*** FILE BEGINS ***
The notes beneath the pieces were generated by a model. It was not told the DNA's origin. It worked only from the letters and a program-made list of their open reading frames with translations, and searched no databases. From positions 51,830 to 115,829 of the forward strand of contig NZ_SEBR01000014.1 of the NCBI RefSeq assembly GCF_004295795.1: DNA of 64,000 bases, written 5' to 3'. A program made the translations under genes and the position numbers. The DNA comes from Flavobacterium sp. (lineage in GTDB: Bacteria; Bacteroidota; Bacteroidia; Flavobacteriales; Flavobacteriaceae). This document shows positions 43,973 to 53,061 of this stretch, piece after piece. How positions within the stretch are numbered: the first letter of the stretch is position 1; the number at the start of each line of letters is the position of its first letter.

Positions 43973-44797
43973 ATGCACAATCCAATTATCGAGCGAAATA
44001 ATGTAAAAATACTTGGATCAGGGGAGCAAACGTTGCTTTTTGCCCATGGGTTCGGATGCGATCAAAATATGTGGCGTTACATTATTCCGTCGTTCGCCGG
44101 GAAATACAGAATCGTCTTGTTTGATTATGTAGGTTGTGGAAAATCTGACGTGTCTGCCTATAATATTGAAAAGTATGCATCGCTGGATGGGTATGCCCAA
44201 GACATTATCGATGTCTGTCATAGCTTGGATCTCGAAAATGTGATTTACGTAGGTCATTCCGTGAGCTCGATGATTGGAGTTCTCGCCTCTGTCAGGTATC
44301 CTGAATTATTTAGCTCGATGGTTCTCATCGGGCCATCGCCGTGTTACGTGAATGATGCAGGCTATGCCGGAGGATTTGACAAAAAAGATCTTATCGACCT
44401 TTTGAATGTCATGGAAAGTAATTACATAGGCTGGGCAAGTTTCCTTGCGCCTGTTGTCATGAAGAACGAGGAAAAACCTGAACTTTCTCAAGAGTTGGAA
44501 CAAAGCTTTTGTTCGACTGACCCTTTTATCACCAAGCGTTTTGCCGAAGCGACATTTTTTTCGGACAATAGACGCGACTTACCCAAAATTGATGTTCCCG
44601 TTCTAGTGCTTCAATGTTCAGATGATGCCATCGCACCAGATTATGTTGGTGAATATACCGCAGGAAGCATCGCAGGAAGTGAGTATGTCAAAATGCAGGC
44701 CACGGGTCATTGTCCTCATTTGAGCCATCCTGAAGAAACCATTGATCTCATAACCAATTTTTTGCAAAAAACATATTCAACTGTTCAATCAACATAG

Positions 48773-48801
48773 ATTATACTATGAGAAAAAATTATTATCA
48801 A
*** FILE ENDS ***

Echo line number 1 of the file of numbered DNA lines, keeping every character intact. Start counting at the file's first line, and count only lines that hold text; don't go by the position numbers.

The notes beneath the pieces were generated by a model. It was not told the DNA's origin. It worked only from the letters and a program-made list of their open reading frames with translations, and searched no databases. From positions 51,830 to 115,829 of the forward strand of contig NZ_SEBR01000014.1 of the NCBI RefSeq assembly GCF_004295795.1: DNA of 64,000 bases, written 5' to 3'. A program made the translations under genes and the position numbers. The DNA comes from Flavobacterium sp. (lineage in GTDB: Bacteria; Bacteroidota; Bacteroidia; Flavobacteriales; Flavobacteriaceae). This document shows positions 43,973 to 53,061 of this stretch, piece after piece. How positions within the stretch are numbered: the first letter of the stretch is position 1; the number at the start of each line of letters is the position of its first letter.